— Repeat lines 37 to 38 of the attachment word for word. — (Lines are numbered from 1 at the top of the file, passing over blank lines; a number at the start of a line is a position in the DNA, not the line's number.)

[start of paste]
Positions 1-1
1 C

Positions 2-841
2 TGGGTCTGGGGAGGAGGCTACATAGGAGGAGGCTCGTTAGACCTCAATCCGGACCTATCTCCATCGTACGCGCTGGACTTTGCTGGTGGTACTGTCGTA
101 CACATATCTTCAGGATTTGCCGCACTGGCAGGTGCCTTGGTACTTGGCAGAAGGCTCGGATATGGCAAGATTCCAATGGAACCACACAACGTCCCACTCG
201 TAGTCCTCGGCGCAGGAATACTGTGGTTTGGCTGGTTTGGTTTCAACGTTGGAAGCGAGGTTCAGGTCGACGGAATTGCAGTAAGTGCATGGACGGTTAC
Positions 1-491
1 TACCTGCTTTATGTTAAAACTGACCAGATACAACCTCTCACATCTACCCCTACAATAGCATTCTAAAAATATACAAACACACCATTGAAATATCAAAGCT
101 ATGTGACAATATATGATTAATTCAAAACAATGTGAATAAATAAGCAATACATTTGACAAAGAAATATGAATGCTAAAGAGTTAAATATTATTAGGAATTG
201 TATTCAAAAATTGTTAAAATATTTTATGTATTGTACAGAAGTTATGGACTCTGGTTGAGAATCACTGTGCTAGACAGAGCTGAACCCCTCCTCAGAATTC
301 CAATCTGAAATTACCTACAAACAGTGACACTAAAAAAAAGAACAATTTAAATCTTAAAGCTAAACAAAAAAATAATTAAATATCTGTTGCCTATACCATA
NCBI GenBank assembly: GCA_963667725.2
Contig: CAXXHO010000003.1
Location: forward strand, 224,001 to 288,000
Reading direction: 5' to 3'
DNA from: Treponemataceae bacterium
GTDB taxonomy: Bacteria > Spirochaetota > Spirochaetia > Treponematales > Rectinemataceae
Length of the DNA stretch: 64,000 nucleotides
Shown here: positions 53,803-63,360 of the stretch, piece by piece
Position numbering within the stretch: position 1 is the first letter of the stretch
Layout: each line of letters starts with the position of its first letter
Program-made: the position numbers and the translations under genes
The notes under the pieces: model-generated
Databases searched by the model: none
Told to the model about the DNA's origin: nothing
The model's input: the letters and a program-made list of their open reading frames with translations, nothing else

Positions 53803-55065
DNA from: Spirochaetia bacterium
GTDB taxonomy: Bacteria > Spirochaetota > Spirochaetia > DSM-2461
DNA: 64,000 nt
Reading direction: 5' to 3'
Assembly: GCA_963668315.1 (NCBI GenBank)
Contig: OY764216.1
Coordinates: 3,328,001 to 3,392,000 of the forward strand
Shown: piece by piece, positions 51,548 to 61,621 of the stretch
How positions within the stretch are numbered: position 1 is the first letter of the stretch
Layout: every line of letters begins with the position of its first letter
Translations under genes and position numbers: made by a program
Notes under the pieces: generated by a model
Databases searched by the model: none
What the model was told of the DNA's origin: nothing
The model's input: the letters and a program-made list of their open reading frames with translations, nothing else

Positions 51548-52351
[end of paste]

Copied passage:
Layout: every line of letters begins with the position of its first letter
Translations under genes and position numbers: made by a program